You then need to fix all the control levers to the affected buttons so that the buttons are all roughly at the same height. The control levers run from the buttons to the mechanism used to activate the pallets, and each one will be more or less unique in its configuration. Without expensive special tools youll not get them spot on, but if you can get the sunken buttons back to roughly the same height as their original positions then youll do well. It may be necessary to bend the wonky rods back to their original configuration, taking care not to overbend or break the rods. Bending or otherwise altering them has to be done with extreme care, as if you get it wrong the affected button(s) will simply drop back down again the next time the box gats a slight knock. 

I have done such a job on two separate occasions on a Cavagnolo 120 bass accordion and it isnt for the faint of heart. I cut a cardboard strip for each of the six rows of buttons and pushed each control lever through it to keep them in the correct order (no mobile phones in those days).   

Until youve managed to resolve the bass side issue there will be no point in trying to attend to any of the reeds. Belgian basses usually have 3 rows of chords and 3 rows of single bass notes. Looking at the photos, it seems that all of your affected buttons will only control a single note each.  

If you run into difficulties, or decide repair is a bit of a tall order, it may be a good idea to contact a repairer, if only for advice. I doubt there will be any spare parts available for Belgian bass accordions in the UK, but you never know.  

If your luck was really in you may be able to source an entire bass side to match the treble side you have, and hopefully it will have a standard Stradella 96 bass. 

If you manage to fix the bass side, learning Belgian bass in the UK could be difficult. If you Google Hamelrijk in Brussels, it is an accordion shop dealing in all sorts of bass systems, and they may be able to advise you where you could obtain a method book that covers the Belgian bass system. It is usually described as an upside down Stradella system, which is an approximation. The sharps are at the bottom of the keyboard and the flats are at the top.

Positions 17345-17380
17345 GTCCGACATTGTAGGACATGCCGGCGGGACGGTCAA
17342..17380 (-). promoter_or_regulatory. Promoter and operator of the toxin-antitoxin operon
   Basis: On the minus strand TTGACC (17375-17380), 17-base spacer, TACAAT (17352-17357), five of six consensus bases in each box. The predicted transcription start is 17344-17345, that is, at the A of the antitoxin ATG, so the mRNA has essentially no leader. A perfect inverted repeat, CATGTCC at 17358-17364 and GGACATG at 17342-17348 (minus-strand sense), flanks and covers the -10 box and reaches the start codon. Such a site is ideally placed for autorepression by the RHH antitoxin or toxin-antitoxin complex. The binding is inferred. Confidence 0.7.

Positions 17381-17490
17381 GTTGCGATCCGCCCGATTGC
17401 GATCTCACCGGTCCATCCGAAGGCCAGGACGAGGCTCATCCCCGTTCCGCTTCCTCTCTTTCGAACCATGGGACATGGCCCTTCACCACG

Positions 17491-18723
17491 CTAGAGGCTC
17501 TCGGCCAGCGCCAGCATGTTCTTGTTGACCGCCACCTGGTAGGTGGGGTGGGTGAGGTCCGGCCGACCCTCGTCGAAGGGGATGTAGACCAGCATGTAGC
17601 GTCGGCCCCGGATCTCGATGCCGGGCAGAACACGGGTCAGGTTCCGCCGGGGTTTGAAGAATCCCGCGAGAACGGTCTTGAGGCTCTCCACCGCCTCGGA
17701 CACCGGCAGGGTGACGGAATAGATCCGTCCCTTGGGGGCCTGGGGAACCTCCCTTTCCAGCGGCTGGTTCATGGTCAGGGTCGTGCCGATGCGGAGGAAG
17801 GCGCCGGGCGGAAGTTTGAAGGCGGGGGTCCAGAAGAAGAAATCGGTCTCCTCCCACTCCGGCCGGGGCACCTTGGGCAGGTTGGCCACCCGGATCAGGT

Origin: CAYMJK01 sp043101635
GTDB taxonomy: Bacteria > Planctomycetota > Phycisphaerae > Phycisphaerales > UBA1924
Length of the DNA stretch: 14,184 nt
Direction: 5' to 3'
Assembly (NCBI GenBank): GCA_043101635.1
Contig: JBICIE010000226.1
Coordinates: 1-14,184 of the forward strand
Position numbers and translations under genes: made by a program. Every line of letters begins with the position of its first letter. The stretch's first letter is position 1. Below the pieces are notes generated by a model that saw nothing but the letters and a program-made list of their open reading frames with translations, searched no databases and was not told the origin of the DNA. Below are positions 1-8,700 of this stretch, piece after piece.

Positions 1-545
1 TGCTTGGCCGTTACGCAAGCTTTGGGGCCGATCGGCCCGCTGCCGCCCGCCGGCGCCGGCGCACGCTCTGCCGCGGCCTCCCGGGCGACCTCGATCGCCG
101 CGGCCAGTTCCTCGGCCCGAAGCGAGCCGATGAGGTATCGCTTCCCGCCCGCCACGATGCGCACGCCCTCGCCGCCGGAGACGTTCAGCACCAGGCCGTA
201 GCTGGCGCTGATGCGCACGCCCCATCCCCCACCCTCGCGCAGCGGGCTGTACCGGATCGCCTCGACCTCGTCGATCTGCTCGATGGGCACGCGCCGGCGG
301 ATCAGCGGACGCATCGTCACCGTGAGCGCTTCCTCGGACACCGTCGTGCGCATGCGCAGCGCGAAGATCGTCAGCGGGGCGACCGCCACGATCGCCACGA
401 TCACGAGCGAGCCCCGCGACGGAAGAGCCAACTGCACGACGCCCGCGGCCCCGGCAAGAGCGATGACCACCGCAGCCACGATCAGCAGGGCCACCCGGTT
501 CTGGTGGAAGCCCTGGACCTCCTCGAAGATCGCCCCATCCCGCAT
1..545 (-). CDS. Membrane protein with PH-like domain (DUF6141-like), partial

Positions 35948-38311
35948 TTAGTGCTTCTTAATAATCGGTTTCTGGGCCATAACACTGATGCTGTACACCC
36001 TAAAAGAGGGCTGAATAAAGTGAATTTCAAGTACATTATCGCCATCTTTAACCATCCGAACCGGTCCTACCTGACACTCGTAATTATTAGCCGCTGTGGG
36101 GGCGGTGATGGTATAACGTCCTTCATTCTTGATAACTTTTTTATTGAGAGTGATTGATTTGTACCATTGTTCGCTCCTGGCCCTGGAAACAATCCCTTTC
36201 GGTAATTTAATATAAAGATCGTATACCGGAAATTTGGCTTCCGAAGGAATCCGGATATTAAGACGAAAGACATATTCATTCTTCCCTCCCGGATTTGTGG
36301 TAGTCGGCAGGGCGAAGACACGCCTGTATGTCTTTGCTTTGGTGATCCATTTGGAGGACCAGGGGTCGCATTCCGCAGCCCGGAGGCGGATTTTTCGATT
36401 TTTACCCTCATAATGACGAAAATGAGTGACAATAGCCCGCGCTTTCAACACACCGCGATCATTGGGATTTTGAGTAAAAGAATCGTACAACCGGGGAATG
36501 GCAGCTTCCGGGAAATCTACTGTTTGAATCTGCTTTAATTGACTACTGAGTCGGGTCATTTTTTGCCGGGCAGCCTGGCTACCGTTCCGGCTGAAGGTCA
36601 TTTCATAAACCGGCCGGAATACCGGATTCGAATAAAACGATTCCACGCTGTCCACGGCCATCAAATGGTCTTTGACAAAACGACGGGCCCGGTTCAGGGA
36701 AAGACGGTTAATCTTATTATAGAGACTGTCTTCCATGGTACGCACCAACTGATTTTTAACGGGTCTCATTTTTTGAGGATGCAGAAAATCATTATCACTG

It is a bit of a project, but not insurmountable. Any broken parts can occasionally be replaced by home made substitutes if you are able to make them yourself. Bellows straps of the type you have are easy enough to source. 

[font=Tahoma,Verdana,Arial,Sans-Serif]There are a few Belgian members on the forum, and several others with detailed technical knowledge with regard to the workings of your noisy typewriter. [/font]

Fantastic reply!!! Thank you so much.

Yes, Belgian (or some other obscure) bass does seem to me what this is, judging by how buttons in three rows are linked together - sometimes! Some depress four or more buttons, others, just one! As to the repairs, Im hoping that theres something bent which is causing one part of the mechanism to jam, and that it can be easily remedied - or even better, just a bit of dirt that needs clearing.

Wow - its even more unusual than I thought, and Im quite happy with that :)

As to figuring out the single note rows, Im pretty confident I can suss out what the note layout is, and come up with a schematic and fingering charts to determine how to play chords manually. Its determining what the chord rows are that might be more challenging. My ear isnt that great, but I could try to figure it out by trying to match the sound with chords played on an electric keyboard if I cant find any schematics.

Do each of the buttons unscrew from the lever just like taking the top off a bottle, or have I misunderstood something? They arent turning freely, and dont want to force them. Do I even need to do that at all? It looks like I can drop this end plate off without removing anything else.




Chrisrayner pid=69306 dateline=1578937142 said:
Hmm.  What you saved in purchase price you may well spend in repair and restoration.  Best of luck.  Is it B or C, or possibly some other variant?  The bass end looks a bit odd, those half rows at the top and bottom are something I’ve not seen before.

It seems to be B system, judging how the semitones run, but Ive not explored that side much yet, as Im focusing on the bass side. That bass side is two staggered banks of three from what I can tell, not two half rows at each end



Hi,

You could try taking the end panel off and with luck you may be able to access the levers from there. From memory, although I could see the issue on my Cavagnolo, I couldnt get access to sort the levers out from that side panel. I forgot about that aspect, and well spotted, as it could save you a lot of time, if you can reach them from there.